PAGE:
Breakdown voltage and electric field

In summary, the conversation is discussing the relationship between the breakdown voltage and radius of a conducting, charged sphere with a breakdown field of E_{breakdown}. The question is how to reduce the breakdown voltage by half, and the logic presented suggests that doubling the radius would achieve this. However, another person suggests that halving the radius would be the correct approach. The conversation ends with a summary of the formula V = Er and the conclusion that to halve the breakdown voltage, the radius must be halved.
  • #1
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Homework Statement


Hey guys. I am looking for confirmation regarding my logic concerning a specific principle. If I have a conducting, charged sphere that has a breakdown field of [itex]E_{breakdown}[/itex], and I want to know what the radius of the sphere has to be set to in order to reduce the breakdown voltage by half, would the following logic be correct:

[itex]V_{breakdown} ∝ 1/r[/itex] and therefore [itex](1/2)V_{breakdown} ∝ 1/(2r)[/itex]. Hence to half the breakdown voltage, the radius is doubled.

[itex]dV=\vec{E}.\vec{dl}[/itex], where for the specific radius [itex]2r[/itex], dl ends up at the radius, hence halving the potential means that the field is also halved. Hence,
[itex]\vec{E}_{breakdown}/(2r)^2=0.5\vec{E}_{breakdown}[/itex], and [itex]r=0.7071[/itex].

Thanks in advance!
 
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  • #2
Hmm. I'd have thought that doubling the radius would double the breakdown voltage so that ##V_b ∝ r## ; Bigger spheres allow greater potential before sparks fly.

Here's my thoughts:

For a spherical charged surface:

##E = k \frac{Q}{r^2}~~~~## and ##~~~~ V = k \frac{Q}{r}##

yieding V = Er

Assuming that it's the field strength that's responsible for breakdown, for a given breakdown field strength ##E_b##, the corresponding breakdown voltage is

##V_b = E_b r##

So to halve the breakdown voltage, halve the radius. Does that make sense?
 

What is breakdown voltage?

Breakdown voltage refers to the minimum voltage required to cause a sudden and significant increase in the flow of current through an insulating material, also known as an electrical breakdown. This can cause damage to the material and potentially lead to a short circuit.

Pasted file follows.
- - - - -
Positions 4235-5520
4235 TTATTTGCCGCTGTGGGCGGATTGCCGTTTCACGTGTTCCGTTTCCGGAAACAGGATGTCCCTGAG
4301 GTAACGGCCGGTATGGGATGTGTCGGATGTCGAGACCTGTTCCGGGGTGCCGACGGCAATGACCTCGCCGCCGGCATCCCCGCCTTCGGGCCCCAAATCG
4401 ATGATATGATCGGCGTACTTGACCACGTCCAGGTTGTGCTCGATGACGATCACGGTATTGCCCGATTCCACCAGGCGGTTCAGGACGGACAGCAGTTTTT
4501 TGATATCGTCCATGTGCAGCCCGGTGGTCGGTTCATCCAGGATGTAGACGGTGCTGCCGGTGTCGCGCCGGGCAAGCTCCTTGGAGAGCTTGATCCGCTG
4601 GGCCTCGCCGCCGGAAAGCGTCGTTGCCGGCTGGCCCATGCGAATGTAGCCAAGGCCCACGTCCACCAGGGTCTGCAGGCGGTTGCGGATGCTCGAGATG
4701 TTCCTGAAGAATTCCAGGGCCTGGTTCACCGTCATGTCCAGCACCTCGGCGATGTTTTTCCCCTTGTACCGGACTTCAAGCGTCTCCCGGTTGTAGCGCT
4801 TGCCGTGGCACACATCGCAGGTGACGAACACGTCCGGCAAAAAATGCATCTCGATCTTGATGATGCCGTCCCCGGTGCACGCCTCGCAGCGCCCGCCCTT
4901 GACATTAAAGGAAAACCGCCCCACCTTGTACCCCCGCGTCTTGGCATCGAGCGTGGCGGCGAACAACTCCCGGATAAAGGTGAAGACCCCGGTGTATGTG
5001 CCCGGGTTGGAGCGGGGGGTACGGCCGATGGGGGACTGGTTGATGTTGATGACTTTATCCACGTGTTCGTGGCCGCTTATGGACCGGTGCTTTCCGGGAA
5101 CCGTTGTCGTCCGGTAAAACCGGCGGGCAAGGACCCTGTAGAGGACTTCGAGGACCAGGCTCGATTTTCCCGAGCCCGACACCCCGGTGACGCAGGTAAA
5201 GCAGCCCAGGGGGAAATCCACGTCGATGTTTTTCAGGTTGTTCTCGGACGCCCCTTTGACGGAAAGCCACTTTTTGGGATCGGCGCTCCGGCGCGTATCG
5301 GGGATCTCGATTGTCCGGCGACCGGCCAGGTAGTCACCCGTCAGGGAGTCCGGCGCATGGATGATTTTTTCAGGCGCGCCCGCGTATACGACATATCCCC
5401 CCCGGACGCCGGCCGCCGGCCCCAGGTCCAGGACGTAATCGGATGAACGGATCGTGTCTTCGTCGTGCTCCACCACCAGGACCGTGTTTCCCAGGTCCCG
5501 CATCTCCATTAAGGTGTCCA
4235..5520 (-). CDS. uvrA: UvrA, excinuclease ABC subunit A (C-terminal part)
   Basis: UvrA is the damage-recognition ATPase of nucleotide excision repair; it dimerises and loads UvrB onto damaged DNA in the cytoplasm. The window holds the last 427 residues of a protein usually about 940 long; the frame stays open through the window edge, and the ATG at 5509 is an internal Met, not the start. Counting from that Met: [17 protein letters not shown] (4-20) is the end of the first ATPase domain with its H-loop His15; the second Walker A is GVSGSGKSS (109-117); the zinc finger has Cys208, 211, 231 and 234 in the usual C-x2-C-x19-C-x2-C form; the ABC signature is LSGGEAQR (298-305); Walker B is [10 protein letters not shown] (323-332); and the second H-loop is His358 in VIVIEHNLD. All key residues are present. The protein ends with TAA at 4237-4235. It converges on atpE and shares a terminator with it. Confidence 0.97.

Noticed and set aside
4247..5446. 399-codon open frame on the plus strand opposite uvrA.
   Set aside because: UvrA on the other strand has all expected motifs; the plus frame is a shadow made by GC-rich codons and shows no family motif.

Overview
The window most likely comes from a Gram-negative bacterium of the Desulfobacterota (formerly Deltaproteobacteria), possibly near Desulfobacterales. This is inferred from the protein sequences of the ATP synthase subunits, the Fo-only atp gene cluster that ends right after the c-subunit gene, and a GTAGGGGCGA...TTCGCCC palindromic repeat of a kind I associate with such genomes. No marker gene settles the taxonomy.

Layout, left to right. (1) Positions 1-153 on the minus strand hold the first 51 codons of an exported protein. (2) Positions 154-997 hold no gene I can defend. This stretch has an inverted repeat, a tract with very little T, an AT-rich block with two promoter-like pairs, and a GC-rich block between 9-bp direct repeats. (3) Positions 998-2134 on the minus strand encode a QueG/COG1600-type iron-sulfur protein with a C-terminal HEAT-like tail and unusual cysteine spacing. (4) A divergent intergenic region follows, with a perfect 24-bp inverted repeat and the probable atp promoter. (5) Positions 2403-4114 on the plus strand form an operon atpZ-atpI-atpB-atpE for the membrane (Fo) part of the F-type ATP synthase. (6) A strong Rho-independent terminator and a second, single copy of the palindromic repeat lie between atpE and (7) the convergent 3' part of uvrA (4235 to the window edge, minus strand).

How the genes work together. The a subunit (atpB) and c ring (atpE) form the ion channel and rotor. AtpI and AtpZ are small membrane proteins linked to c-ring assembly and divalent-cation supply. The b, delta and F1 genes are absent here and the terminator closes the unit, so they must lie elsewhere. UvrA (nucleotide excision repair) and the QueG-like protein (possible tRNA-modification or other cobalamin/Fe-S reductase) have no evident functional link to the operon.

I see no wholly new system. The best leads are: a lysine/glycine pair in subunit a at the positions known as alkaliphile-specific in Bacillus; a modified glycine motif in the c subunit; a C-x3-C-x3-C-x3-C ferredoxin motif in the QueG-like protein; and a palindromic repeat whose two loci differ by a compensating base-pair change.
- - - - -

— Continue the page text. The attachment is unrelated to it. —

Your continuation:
What factors affect breakdown voltage?

Several factors can affect breakdown voltage, including the type and thickness of the material, the temperature, the presence of impurities, and the shape and size of the electrodes used to apply the voltage.

What is the relationship between breakdown voltage and electric field?

Breakdown voltage and electric field are directly proportional. This means that as the electric field increases, the breakdown voltage also increases. This relationship is described by the Paschen's law, which states that the breakdown voltage is inversely proportional to the product of the gas pressure and the distance between the electrodes.

Why is breakdown voltage important?

Breakdown voltage is an important concept in electrical engineering as it determines the maximum voltage that can be applied to a material before it breaks down. It is also important in the design and safety of electrical systems, as exceeding the breakdown voltage can lead to equipment failure and potential hazards.

How is breakdown voltage measured?

The breakdown voltage is typically measured using a high-voltage source, such as a transformer or a generator, and a voltage measuring instrument, such as a voltmeter. The voltage is gradually increased until the material breaks down, and the corresponding voltage is recorded as the breakdown voltage.

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